Where The Hell Is Davey G. Johnson?

Motorcyclist contributor, auto writer Davey G. Johnson missing for a week

Davey Johnson astride his Moto Guzzi
Missing writer and Motorcyclist contributor Davey Johnson astride his beloved Moto Guzzi Griso 8V.Motorcyclist

Automotive journalism is a funny and sometimes cutthroat business, but it makes up for its flaws it in a grand way: Stick with it long enough and you get to hire people who you admire, and you get to hire people who make you laugh. Davey G. Johnson is both, with a dollop of hysterical frustration and dysfunction, like cream on the top. He's a man so wonderfully bent that he can show up two hours late to his own photo shoot, asking what's for lunch, and not get strangled. I can tell you this because he pulled that stunt just a few weeks ago working on a Motorcyclist feature. But Davey gets away with it because he's special, and he's talented. As of today, he's been missing for a week.

It’s not often I’m set upon by genuine fear, but the thought of Davey Johnson unaccounted for puts a chill right through me.

So much of Davey’s disappearance is impossible to understand, but we know this: After summiting the Sonora Pass, in Northern California, Davey stopped off Highway 49 to swim in the Mokelumne River. He left his duffel, his helmet, and his gloves on the Honda he was riding, and the key in the ignition. Then he went down to the water, leaving his riding gear, his backpack, phone, and laptop near the water’s edge. His most recent text message was sent from the river on the morning of Wednesday, June 5. Not long thereafter, his phone stopped communicating with the cell tower.

Davey’s assignment was to ride the Honda CB1000R for a week in Los Angeles. The next thing we know, he’s in Las Vegas, aimed at the high Sierras, then negotiating treacherous mountain passes in the cold and dark, dressed in summer riding gear. It beats the hell out of me why. He had work due, pieces to edit, and captions to write. Hugely over-delivering on one story at the expense of another is almost a matter of course. That’s Davey. We’d never have hired Davey if we didn’t like surprises. He’s the most reliably surprising writer I know. It’s his curse and his greatest gift.

Our mutual friend, Abby Bassett, was the first to put the word out that Davey is missing on social media. Days later, those posts have turned to updates on a multi-agency search, and on dogs and helicopters. And amid all the frenzied worry and commenting, story-hungry local news and news-hungry friends, you get this little glimpse of Davey. Of how universally adored he is, and how wonderfully unusual. Everyone’s sharing funny Davey stories. There are a million.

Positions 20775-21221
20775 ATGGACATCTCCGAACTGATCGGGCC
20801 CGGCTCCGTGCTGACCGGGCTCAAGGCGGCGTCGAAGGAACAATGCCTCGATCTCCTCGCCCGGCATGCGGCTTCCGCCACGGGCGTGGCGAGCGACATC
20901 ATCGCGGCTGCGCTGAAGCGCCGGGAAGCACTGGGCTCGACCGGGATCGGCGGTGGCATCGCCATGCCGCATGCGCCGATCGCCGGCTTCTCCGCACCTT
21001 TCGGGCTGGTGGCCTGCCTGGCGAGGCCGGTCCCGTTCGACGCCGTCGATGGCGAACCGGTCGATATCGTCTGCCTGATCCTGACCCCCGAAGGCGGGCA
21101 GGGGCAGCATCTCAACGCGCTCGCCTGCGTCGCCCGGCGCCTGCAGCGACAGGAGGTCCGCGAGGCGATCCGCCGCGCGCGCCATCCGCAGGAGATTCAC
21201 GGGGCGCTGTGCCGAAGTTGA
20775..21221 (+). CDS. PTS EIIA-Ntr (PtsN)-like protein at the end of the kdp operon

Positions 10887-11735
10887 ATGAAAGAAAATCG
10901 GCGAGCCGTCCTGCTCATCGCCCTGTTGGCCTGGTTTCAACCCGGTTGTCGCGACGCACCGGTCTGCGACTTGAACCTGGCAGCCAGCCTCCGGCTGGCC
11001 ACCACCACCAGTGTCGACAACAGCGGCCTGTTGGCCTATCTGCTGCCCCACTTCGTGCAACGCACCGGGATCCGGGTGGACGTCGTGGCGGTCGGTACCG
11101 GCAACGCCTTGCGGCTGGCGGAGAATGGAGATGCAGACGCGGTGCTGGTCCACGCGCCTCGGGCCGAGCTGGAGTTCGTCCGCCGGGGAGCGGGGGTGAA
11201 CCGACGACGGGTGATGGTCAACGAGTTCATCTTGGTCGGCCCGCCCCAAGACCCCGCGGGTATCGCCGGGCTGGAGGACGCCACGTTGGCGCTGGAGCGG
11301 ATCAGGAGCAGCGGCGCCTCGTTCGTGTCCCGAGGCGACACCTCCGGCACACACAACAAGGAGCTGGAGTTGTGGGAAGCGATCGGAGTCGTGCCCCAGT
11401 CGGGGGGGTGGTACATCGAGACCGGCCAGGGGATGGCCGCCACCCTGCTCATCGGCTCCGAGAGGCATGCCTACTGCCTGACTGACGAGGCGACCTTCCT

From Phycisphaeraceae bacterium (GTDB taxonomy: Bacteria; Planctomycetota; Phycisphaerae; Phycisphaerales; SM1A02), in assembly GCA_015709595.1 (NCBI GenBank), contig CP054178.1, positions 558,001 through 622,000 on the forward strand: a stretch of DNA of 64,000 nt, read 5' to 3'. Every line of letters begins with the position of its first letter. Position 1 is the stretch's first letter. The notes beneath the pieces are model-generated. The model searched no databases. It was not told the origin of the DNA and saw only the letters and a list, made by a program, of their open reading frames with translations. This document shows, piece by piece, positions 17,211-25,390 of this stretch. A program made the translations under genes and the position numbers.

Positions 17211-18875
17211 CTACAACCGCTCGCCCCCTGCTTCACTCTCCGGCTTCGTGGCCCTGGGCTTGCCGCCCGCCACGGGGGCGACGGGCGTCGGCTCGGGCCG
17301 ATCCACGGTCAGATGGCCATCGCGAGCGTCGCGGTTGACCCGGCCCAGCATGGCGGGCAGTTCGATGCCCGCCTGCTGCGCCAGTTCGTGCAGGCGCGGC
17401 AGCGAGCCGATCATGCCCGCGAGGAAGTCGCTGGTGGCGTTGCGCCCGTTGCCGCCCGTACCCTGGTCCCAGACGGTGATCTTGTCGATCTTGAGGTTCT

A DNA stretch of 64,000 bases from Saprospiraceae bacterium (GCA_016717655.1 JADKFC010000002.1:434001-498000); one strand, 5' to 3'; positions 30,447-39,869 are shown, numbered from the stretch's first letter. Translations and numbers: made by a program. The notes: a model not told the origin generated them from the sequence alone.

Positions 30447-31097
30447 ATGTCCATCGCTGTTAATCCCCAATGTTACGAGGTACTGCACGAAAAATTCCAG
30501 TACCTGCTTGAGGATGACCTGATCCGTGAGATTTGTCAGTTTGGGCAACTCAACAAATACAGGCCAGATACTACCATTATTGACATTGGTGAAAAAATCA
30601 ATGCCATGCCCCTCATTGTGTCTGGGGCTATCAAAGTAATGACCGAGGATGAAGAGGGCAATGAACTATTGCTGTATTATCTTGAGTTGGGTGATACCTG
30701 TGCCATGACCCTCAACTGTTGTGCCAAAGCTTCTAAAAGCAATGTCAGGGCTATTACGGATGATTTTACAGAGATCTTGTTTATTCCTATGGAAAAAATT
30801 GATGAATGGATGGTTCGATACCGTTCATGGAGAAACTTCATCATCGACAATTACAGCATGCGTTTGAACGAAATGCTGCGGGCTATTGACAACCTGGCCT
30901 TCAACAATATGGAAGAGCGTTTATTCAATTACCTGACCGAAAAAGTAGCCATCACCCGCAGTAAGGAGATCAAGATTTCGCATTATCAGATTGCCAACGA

On a break during a ride a few years ago Davey was blissed out, staring up into pine-scented space while the rest of us filled our gas tanks at a little mountain filling station and talked about bears. And, figuring Davey was listening, I snuck up behind him, violently grabbed his ribs and yelled, “Rawr!” Instead of turning around and socking me in the nose, or running for the hills, Davey collapsed in a fit of lunatic giggles, taking his bike with him. Nobody knew that greasy, gristly Davey is impossibly ticklish.

Which was just one slice in Davey’s layer cake of eccentricity. He’ll season boring car reviews with punk rock references, making a game of needling editors by ever-raising their saturation until you’re left wondering what in the hell you’ve just been fed, and if you’ve read a review of a Bentley or an homage to Hüsker Dü. And he’ll wax obsessive over machines with that same trolling, impish ecstasy, devoting long text messages to preaching the merits of obscure motorcycle accessories to the totally uncaring with a proselyte’s glee.

Davey is, in other words, a damned delight. One of those strange, saintly people whose flaws run deep, but whose decency and kindness go right to the core. So his disappearance is keeping me awake at night. I find myself rolling over unthinkable possibilities again and again. It pains me deeply, knowing how many others out there are doing exactly the same, and that they might feel as completely helpless as I do.

We all want to pull up stakes. To drive north and beat the bushes. Or to call the local sheriff over and over out of frustrated desperation. To do something for Davey. But the search for our friend is massive. The detective assigned to Davey's case is already overwhelmed by well-meaning calls. We can only trust that the effort is well-organized and professional. Davey's made the national news, and his disappearance is undeniably getting the resources it deserves. So much that watching it all take shape is numbing, the quantity of resources, the gathering of momentum. I feel sure that they'll find Davey. And every day that goes by I worry more that he'll be found in the fast-flowing water of the Mokelumne. It's an ugly worry but I'm bracing myself for that news. But then, there's nobody who surprises me like Davey Johnson. Until there's news from Northern California I'm hoping with everything I've got that he has many more surprises in store for us.